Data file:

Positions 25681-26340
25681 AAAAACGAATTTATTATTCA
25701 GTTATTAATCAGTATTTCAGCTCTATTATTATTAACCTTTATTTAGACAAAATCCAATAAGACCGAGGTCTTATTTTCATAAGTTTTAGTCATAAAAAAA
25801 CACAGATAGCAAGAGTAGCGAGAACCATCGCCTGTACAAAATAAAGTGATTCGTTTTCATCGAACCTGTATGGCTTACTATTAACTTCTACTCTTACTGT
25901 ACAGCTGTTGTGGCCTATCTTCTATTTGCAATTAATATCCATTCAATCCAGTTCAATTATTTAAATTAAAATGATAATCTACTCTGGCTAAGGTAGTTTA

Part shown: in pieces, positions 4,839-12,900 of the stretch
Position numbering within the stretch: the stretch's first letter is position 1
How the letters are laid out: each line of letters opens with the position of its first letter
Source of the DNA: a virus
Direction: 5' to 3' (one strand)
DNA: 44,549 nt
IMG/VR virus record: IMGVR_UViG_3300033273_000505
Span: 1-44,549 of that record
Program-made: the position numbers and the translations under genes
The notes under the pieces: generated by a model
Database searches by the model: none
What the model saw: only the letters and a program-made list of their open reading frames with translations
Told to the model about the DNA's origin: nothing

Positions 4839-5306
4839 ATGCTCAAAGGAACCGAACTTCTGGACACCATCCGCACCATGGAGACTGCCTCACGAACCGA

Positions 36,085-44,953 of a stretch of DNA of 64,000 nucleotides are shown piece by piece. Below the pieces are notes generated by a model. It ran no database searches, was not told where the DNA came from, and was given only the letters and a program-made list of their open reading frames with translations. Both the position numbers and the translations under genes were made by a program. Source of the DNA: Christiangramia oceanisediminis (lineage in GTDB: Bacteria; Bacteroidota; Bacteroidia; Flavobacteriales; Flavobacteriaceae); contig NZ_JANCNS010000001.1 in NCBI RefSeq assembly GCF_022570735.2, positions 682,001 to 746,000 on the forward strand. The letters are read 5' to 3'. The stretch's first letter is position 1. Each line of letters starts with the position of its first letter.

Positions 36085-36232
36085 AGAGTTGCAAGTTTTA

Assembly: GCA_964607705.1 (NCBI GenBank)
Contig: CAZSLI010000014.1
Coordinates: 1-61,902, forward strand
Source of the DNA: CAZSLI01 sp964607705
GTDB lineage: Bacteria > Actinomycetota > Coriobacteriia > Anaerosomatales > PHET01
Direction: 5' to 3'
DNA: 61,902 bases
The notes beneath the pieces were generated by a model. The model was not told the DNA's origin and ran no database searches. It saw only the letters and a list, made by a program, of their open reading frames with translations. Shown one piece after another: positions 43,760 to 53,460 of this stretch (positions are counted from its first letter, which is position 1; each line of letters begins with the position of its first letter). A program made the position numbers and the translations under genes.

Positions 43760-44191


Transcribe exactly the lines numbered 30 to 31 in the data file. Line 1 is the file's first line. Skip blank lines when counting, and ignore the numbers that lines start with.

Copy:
DNA: 61,902 bases
The notes beneath the pieces were generated by a model. The model was not told the DNA's origin and ran no database searches. It saw only the letters and a list, made by a program, of their open reading frames with translations. Shown one piece after another: positions 43,760 to 53,460 of this stretch (positions are counted from its first letter, which is position 1; each line of letters begins with the position of its first letter). A program made the position numbers and the translations under genes.